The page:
S. 787: Clean Water Restoration Act

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From the Fort Collins Coloradoan (Bobby Magill):

The groups, including the Izaak Walton League of America and the National Wildlife Federation said Wednesday such unregulated pollution could contaminate drinking water for more than 620,000 people living in Larimer, Weld and Boulder counties. The U.S. Environmental Protection Agency agrees water contamination from future mining and development could go unregulated in the headwaters of some streams in the region. Pollution could threaten drinking water here because most of the county’s water supply comes from rivers fed by streams that can’t be regulated because they can’t be navigated by boat, the groups said.

Scott Kovarovics of the Izaak Walton League said if someone wants to pollute a dry stream, the law might allow that. The concern stems from a 2006 U.S. Supreme Court decision limiting the kinds of streams that can be protected under the Clean Water Act. According to the EPA, only those rivers and streams that affect interstate commerce – those people that can navigate by boat or are connected to such streams – are protected by the act. Excluded from protection are streams, possibly including some high in the mountains, that flow less than a few months each year and exist on private land or don’t flow into a stream that people can navigate with a boat. “We should be concerned about those (streams) because those areas are where we have a lot of our snowmelt,” said Dick Clark, wetland coordinator for the EPA in Denver…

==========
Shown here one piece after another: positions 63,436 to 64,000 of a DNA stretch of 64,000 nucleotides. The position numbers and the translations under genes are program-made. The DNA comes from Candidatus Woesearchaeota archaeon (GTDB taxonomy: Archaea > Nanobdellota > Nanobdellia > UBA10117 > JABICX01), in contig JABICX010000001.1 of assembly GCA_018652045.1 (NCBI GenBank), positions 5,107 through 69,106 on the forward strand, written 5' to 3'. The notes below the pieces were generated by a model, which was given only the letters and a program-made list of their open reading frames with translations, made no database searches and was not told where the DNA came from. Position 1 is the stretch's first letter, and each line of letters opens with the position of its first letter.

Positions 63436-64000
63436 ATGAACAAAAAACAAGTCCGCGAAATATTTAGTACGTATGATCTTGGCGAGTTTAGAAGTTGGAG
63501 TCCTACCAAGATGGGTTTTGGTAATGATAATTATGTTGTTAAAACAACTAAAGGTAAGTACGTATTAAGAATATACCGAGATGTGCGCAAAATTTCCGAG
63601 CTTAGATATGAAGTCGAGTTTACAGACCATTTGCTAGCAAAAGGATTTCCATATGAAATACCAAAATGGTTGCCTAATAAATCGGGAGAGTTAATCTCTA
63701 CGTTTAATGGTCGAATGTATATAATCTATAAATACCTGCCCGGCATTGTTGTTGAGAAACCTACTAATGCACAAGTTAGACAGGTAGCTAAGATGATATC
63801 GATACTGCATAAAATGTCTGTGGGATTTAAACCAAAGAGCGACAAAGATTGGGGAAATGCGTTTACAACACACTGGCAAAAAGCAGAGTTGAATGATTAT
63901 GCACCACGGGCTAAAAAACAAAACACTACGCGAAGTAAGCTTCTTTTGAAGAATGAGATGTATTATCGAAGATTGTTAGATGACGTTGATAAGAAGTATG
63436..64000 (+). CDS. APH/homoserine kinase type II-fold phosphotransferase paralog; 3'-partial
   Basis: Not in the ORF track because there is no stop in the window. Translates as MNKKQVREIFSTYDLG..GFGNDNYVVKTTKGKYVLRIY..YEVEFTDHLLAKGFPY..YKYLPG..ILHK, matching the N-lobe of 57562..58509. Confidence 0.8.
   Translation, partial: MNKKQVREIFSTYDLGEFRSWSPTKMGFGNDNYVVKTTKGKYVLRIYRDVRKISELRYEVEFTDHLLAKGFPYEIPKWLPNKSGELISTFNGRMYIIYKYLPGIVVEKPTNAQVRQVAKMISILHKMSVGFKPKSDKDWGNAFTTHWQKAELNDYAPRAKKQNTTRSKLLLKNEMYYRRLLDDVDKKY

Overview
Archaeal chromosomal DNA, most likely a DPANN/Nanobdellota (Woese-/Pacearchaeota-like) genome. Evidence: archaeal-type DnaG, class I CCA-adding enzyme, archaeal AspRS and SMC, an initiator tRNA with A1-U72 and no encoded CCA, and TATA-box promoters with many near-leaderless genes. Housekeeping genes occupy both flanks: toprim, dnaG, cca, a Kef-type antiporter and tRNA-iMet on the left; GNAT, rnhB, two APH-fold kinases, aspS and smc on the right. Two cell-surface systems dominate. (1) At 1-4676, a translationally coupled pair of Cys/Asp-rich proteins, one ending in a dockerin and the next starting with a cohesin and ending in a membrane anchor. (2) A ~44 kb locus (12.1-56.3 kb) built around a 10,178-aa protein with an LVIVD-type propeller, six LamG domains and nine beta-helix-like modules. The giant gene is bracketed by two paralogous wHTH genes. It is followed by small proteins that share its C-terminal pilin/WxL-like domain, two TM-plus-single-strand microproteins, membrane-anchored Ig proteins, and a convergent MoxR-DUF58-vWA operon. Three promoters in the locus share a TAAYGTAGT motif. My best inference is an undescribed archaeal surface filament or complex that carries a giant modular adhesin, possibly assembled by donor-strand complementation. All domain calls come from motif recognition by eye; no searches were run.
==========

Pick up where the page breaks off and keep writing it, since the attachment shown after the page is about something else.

Generally, Clark said, streams on public land are protected, and so are high mountain streams that either flow all year long or most of the year. Unregulated contamination could flow downstream from private land being mined high in the mountains, he said…

The number of streams that aren’t regulated in Larimer County aren’t known because the U.S. Army Corps of Engineers, which determines whether federal regulations apply to certain streams, doesn’t keep track of them, said Tim Carey, chief of the Corps’ Denver regulatory office. Only two streams in Colorado have ever been determined not to fall under the Clean Water Act, Carey said. One was in the plains of eastern Douglas County, where the stream disappears into the sand, he said…

Despite the concern, the Poudre is likely to remain uncontaminated because there is little development potential in its watershed, Gertig said. “Since the Poudre is a wild and scenic river, protection of that designation may be more powerful than anything else,” he said.

More S. 787 coverage here.

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